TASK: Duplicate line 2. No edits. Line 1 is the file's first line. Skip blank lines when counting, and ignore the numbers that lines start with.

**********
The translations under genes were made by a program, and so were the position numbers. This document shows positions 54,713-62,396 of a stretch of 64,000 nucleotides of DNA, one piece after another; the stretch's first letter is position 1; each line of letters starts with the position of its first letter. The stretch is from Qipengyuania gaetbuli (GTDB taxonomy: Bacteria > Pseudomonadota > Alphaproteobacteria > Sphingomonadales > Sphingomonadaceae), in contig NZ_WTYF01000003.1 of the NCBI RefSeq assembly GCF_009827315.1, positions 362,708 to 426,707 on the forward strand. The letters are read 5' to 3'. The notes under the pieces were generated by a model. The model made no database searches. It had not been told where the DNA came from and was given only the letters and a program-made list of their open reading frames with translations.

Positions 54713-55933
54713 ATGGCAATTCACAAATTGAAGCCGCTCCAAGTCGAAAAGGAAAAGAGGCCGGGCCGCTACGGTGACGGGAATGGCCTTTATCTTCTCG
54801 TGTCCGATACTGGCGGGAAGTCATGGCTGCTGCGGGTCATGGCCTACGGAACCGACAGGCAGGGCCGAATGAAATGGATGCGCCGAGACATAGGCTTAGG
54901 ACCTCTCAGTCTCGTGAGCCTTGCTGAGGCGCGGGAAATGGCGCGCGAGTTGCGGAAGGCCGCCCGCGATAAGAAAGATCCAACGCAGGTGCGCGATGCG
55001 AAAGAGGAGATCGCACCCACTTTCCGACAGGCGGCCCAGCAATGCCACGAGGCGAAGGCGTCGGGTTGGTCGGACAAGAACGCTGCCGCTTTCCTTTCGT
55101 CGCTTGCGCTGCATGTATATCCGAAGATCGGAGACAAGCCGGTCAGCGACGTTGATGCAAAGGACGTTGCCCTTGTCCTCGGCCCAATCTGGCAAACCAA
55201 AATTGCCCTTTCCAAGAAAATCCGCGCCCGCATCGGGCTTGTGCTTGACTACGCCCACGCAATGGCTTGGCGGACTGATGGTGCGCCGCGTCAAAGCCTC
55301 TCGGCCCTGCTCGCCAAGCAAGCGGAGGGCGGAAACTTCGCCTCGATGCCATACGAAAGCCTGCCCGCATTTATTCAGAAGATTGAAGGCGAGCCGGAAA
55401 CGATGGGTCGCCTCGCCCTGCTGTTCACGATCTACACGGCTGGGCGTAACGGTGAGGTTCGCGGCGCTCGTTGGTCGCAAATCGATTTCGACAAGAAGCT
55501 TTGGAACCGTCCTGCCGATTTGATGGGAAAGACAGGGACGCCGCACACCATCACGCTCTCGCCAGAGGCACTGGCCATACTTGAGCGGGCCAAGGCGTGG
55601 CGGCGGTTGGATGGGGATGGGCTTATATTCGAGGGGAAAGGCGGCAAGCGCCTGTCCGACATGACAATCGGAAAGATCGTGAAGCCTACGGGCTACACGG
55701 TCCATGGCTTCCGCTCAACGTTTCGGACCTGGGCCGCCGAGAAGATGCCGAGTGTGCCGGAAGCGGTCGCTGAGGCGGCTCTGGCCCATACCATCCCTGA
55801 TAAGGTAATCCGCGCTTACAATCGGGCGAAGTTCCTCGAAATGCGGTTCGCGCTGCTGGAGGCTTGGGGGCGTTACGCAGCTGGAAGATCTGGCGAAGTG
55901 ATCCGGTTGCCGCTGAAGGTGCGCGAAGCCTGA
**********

Positions 54713-55933